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News > Charity Calls for Action as Scottish Heart Disease Death Rates Increase

Charity Calls for Action as Scottish Heart Disease Death Rates Increase

  • Latest statistics from Public Health Scotland reveal heart disease death rates have increased over the last four years
  • Stats indicate a reversal in the decline of heart deaths over the last decade highlighting an increased need for focus on heart disease prevention
  • Stroke deaths remain stable but with significant differences in death rates in areas of high deprivation versus low deprivation

Chest Heart & Stroke Scotland is calling for an increased focus on heart disease prevention after figures released today (Tuesday 23rd January) show an increase in deaths from coronary heart disease (CHD) over the last four years.

Although CHD death rates have reduced by 14% in the last decade, the increase over the last four years indicates a worrying reversal of this trend.

Chief Executive of Chest Heart & Stroke Scotland Jane-Claire Judson commented: “Heart disease remains Scotland’s biggest killer. Despite progress in reducing death rates over the last decade, the figures released today indicate progress in tackling heart disease has stalled.

“The Scottish Government’s Heart Disease Action Plan highlights a focus on prevention as its key priority in addressing heart disease rates in Scotland. Yet we’re now seeing heart disease deaths go up – we need to see the government do much more to support people to live healthy lifestyles.”

The PHS stats also revealed that in 2022/23, 93% of people survived 30 days or more following their first heart attack, which is largely unchanged over the past decade.

The incidence rate for cerebrovascular disease, including stroke, decreased over the last decade by 6%.  However, the death rate for cerebrovascular disease in the most deprived areas was 47% higher than in the least deprived areas in 2022, which is consistent with the previous five years.

Chief Executive of Chest Heart & Stroke Scotland Jane-Claire Judson said more needs to be done to support people to live healthy lifestyles.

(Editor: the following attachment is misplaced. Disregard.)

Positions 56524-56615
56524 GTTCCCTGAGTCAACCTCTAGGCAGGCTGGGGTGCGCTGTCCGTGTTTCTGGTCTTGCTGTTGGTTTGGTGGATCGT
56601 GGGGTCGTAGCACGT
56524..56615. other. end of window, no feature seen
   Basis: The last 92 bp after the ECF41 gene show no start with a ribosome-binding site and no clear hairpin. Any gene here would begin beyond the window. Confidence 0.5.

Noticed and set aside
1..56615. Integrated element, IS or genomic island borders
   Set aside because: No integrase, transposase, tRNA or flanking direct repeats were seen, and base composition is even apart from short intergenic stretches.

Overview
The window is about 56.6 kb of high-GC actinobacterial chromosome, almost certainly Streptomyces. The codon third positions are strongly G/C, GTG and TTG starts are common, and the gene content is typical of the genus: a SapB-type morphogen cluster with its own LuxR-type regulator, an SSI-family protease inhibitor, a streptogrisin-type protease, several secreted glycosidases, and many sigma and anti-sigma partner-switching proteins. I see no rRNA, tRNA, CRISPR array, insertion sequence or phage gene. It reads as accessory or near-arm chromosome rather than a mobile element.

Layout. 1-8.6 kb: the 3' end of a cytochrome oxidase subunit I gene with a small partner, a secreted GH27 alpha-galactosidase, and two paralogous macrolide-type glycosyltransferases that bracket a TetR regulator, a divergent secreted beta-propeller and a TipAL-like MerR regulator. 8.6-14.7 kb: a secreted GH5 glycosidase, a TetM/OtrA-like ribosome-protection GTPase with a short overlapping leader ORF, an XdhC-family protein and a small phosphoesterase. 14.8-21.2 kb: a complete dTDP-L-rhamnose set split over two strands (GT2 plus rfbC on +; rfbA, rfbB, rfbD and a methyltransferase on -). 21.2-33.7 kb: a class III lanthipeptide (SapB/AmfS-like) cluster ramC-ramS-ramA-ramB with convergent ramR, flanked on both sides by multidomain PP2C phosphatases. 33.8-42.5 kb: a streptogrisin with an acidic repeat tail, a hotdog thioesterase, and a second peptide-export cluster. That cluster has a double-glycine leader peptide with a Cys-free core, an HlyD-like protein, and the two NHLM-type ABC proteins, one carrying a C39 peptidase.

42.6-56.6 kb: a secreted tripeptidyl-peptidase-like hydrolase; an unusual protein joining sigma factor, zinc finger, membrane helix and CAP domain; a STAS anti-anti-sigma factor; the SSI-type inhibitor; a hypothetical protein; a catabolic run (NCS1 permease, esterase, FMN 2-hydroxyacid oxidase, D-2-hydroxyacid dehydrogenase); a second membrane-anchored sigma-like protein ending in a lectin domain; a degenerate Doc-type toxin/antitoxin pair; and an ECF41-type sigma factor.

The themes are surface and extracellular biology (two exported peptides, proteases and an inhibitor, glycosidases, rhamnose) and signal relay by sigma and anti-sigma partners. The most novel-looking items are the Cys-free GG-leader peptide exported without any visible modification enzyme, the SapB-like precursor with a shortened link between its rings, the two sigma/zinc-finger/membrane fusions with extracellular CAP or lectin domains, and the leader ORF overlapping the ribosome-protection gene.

Ms Judson continued: “Each year, thousands of people are leaving hospital following a stroke or heart attack feeling scared and alone. CHSS supports them to recover in their community and improve their overall health.

“Our Health Defence team works in some of Scotland’s poorest communities providing health checks, information and access to gentle exercise to improve health outcomes. The Scottish Government needs to prioritise funding for community support services like this, particularly in areas of high deprivation.

“There is a huge opportunity for the forthcoming National Care Service to integrate with support services provided by charities such as CHSS to help people stay healthy and out of hospital.

“Chest Heart & Stroke Scotland is committed to working in partnership with NHS health boards and the Scottish Government to support people to manage their conditions and live full lives.”

CHSS recently committed to supporting an additional 175000 people across Scotland living with chest, heart and stroke conditions and Long Covid over the next five years through its Community Healthcare Support Services model.

If you’re living with the effects of heart disease and stroke and looking for advice and information, please contact Chest Heart & Stroke Scotland’s Advice Line on 0808 801 0899. You can also text NURSE to 66777 or email  

People are leaving hospital feeling scared and alone. You can change that.

Your donation can help people do more than just survive – you can help them really live.


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